Frequently Asked Questions
A galette is a French term that refers to a flat round cake or pastry that’s often free-form. My experience with baking galettes has been limited to forming a round of pastry, then folding and pleating the edges over fresh fruit. Glazed and baked, it is an easier option than baking a two-crust pie. Often referred to as a rustic tart, you can leave your perfectionist tendencies behind!
In an orderly manner, fold up sections of the crust to cover the perimeter of the filling. Glaze this exposed crust with a beaten egg white. I like to sprinkle with coarse or sanding sugar to give some sparkle to the crust.
Galettes can be made with any of your favorite fruits, though the amount of sugar may need to be tweaked depending on the type of fruit you use. Savory galettes are also delicious. Think of fillings with spinach, mushrooms, artichokes, zucchini, and more! I’d suggest decreasing or eliminating the sugar in the crust.
You May Also Like
- Peach-Bourbon Upside Down Cake from Creative Culinary
- Raspberry Crisp
- Streusel Topped Peach Tart
- Lattice Topped Peach Raspberry Pie
- Plus all my Pie and Tart Recipes
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- 1 ½ cups flour, plus more for rolling
- 1 tablespoon sugar
- ¼ teaspoon salt
- 11 tablespoons cold butter, cut into ½ tablespoon pieces
- 1 egg yolk (reserved white to glaze dough)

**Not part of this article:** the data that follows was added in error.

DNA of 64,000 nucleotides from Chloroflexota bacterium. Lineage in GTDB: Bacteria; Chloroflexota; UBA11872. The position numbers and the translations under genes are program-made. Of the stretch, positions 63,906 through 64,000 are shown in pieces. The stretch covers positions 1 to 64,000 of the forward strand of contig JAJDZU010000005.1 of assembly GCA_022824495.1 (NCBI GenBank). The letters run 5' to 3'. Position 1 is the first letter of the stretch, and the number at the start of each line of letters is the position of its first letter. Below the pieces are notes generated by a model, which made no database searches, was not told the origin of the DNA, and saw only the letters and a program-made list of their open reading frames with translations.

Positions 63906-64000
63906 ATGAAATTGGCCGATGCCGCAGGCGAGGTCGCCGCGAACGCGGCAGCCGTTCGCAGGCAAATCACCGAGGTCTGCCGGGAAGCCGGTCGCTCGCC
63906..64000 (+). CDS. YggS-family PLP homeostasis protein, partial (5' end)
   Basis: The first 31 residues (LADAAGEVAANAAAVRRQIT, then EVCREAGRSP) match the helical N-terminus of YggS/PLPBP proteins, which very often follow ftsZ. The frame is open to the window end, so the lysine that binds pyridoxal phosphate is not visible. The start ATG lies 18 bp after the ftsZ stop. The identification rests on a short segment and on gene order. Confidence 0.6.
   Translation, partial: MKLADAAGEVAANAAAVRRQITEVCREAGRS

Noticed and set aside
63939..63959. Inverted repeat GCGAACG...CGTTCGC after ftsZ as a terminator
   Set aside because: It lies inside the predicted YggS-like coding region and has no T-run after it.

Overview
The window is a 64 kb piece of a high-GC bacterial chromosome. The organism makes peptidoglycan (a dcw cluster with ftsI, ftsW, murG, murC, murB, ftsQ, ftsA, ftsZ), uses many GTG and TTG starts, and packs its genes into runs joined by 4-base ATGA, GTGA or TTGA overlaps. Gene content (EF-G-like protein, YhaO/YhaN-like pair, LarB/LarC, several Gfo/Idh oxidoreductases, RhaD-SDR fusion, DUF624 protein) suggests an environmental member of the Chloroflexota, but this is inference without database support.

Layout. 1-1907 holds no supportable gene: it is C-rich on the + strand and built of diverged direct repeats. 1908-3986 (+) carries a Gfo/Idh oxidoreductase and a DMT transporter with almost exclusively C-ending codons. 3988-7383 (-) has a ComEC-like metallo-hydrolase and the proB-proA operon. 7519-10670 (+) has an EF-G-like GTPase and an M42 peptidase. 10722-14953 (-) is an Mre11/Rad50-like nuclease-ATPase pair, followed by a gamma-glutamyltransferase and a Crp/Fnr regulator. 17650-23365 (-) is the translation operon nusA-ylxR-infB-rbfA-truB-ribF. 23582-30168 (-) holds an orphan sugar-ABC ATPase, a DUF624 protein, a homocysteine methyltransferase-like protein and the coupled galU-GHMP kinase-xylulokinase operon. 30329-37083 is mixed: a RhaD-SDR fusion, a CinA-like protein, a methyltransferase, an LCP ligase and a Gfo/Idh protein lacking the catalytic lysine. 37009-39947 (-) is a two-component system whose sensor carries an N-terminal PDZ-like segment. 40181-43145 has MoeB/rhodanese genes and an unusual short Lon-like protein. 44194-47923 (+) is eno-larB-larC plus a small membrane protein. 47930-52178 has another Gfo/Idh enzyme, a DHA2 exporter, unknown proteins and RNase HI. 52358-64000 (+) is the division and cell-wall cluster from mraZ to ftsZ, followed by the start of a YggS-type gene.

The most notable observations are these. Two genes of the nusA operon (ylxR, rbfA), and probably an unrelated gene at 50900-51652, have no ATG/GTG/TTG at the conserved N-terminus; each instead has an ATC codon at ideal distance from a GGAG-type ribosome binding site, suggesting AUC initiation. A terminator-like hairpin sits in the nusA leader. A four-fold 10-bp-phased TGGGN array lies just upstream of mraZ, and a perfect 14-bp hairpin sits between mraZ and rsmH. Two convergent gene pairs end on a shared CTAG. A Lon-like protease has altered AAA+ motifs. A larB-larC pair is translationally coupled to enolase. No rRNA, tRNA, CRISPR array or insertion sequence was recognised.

- 3 tablespoons milk
- 2 cups peeled and sliced fresh peaches (about 1 pound)
- 1 cup fresh raspberries
- ¼ cup brown sugar
- 2 tablespoons flour
- Pinch of salt
- 1 egg white, beaten
- 2 tablespoons sugar (coarse sugar preferred but granulated is fine)
- To make the dough, combine the flour, sugar, and salt in a food processor and pulse to combine.
- Add the butter to the flour and pulse till the butter is broken into small pieces and the mixture resembles cornmeal.
- Mix together the egg yolk and milk and add to the dough.
- Pulse till the dough comes together. Pour out onto a piece of plastic wrap and press into a flat disk. Wrap and chill for 30 minutes.
- Preheat the oven to 350°F. Line a rimmed baking sheet with parchment paper and set aside.
- Carefully toss the peaches and raspberries with brown sugar, flour, and salt.
- Roll out the dough to a 12-inch round on a lightly floured surface. Carefully move the dough to the baking sheet.
- Arrange the fruit in the center of the dough, leaving about an inch of the perimeter uncovered. Fold the outside edge of the dough over the fruit, pleating as needed.
- Brush egg white over the exposed crust. Sprinkle the coarse sugar over the dough and fruit.
- Bake the galette until the crust turns a light brown and the filling bubbles, about 50 minutes. Let cool for 10 minutes then cut and serve warm with whipped cream or vanilla ice cream, if desired.
Adapted from Fine Cooking.
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Serving Size:1 slice
Amount Per Serving: Calories: 410Total Fat: 23gSaturated Fat: 14gTrans Fat: 1gUnsaturated Fat: 7gCholesterol: 87mgSodium: 295mgCarbohydrates: 47gFiber: 3gSugar: 19gProtein: 6g